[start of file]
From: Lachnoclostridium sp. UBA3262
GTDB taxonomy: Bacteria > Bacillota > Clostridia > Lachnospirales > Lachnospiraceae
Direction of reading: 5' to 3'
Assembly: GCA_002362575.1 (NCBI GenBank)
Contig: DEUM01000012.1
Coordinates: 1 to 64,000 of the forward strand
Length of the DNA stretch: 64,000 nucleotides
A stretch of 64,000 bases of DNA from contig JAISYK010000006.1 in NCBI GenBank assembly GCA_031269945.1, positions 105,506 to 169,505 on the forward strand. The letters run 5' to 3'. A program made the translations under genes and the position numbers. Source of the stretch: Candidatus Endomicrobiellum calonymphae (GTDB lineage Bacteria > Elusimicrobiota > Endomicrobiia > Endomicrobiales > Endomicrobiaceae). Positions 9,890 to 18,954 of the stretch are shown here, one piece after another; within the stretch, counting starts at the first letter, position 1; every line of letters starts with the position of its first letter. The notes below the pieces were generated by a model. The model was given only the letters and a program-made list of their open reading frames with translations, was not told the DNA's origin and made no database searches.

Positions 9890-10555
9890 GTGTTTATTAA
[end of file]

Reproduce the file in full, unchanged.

From: Lachnoclostridium sp. UBA3262
GTDB taxonomy: Bacteria > Bacillota > Clostridia > Lachnospirales > Lachnospiraceae
Direction of reading: 5' to 3'
Assembly: GCA_002362575.1 (NCBI GenBank)
Contig: DEUM01000012.1
Coordinates: 1 to 64,000 of the forward strand
Length of the DNA stretch: 64,000 nucleotides
A stretch of 64,000 bases of DNA from contig JAISYK010000006.1 in NCBI GenBank assembly GCA_031269945.1, positions 105,506 to 169,505 on the forward strand. The letters run 5' to 3'. A program made the translations under genes and the position numbers. Source of the stretch: Candidatus Endomicrobiellum calonymphae (GTDB lineage Bacteria > Elusimicrobiota > Endomicrobiia > Endomicrobiales > Endomicrobiaceae). Positions 9,890 to 18,954 of the stretch are shown here, one piece after another; within the stretch, counting starts at the first letter, position 1; every line of letters starts with the position of its first letter. The notes below the pieces were generated by a model. The model was given only the letters and a program-made list of their open reading frames with translations, was not told the DNA's origin and made no database searches.

Positions 9890-10555
9890 GTGTTTATTAA